While my Iron line is making a profit since the last entry, it’s not really carrying that many goods. The bottleneck is the lack of Iron being brought to the Steel Mill. While I could resolve this by just waiting for the Iron Mine I’m using to expand, I have a few other Iron Mines on the map that I could make use of. But before I can connect it up, I’ll need to replace that quick and easy drop off I used for the Steel Mill drop station. (A side note: The names of towns, like Fairypool, are created using the Silly language pack – the default is for more serious names if you don’t like them. Station names are based on nearby towns, but the player can rename them)
I’m going to build a fairly standard style of station entrance with 5 platforms I use in my games. It’s probably overkill for this map with such a small amount of industry, but given that I have so much space to build in, I won’t worry too much. It is also what is called a Ro-Ro station, which means that trains leave on an entirely seperate track to their entry.
The extra stations are then built, two of them using the boring old X due to space restrictions caused by a lake at one station and the map edge at another. The third station, pictured above is a Ro-Ro station, though a smaller scale than the Steel Mill drop station. The track layout is starting to get a bit convoluted with tracks crossing over each other and so on, so a picture is included here. Finally, I also decide to add in another steel train as we now have 300 tonnes of Steel being produced in an average month.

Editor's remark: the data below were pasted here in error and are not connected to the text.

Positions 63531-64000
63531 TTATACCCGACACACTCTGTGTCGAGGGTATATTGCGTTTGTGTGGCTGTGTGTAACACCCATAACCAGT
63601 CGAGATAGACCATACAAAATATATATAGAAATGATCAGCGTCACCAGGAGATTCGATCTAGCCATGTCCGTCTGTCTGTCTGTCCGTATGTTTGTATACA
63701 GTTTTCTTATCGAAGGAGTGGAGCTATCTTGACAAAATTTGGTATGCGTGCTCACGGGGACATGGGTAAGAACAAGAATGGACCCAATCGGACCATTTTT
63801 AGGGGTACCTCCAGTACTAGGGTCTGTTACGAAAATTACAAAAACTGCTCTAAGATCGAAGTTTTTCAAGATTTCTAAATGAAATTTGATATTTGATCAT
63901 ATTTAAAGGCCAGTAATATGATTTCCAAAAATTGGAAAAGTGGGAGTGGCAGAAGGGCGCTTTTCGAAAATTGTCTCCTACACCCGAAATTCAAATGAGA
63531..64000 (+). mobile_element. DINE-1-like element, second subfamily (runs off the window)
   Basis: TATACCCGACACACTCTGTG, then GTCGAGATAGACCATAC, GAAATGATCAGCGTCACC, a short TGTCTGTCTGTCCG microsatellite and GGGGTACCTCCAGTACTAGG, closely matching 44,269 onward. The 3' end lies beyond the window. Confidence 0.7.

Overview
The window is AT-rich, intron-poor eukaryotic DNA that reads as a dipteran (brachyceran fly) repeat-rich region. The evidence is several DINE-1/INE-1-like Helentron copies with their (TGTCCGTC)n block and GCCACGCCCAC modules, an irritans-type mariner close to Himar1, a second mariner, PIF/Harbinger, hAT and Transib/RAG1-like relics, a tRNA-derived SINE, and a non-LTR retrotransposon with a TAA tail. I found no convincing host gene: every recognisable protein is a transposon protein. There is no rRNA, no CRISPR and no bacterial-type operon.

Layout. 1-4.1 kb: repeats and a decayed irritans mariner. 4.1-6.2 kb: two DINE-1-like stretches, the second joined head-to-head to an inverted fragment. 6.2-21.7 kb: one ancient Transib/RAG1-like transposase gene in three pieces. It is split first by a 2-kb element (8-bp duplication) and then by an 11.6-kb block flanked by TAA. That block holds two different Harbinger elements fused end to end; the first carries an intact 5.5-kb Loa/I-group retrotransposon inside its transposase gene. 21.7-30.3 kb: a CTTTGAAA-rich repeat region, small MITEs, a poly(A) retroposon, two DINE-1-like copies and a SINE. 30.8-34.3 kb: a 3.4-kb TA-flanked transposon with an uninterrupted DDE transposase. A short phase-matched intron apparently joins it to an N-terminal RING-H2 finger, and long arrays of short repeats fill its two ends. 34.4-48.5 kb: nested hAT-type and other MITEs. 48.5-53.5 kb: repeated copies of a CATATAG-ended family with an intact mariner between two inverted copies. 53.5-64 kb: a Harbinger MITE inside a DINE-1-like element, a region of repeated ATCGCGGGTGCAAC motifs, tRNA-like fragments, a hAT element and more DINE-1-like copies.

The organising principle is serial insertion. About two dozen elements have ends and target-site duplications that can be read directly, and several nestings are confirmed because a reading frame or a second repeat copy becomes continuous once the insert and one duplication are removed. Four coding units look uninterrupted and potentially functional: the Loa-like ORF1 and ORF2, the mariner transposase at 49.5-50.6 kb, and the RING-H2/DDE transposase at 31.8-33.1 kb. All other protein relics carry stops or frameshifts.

At this stage, all the Iron Ore Mines have been connected up. For the next post, I will be focusing on another industry. As an aside, my existing passenger towns of Kipperwood and Sleepywig have reached sizes of 10k and 8.5k citizens respectively. Because of this, I replace our existing two passenger trains with 3 new trains using the Dash locomotive and 8 passenger carriages each.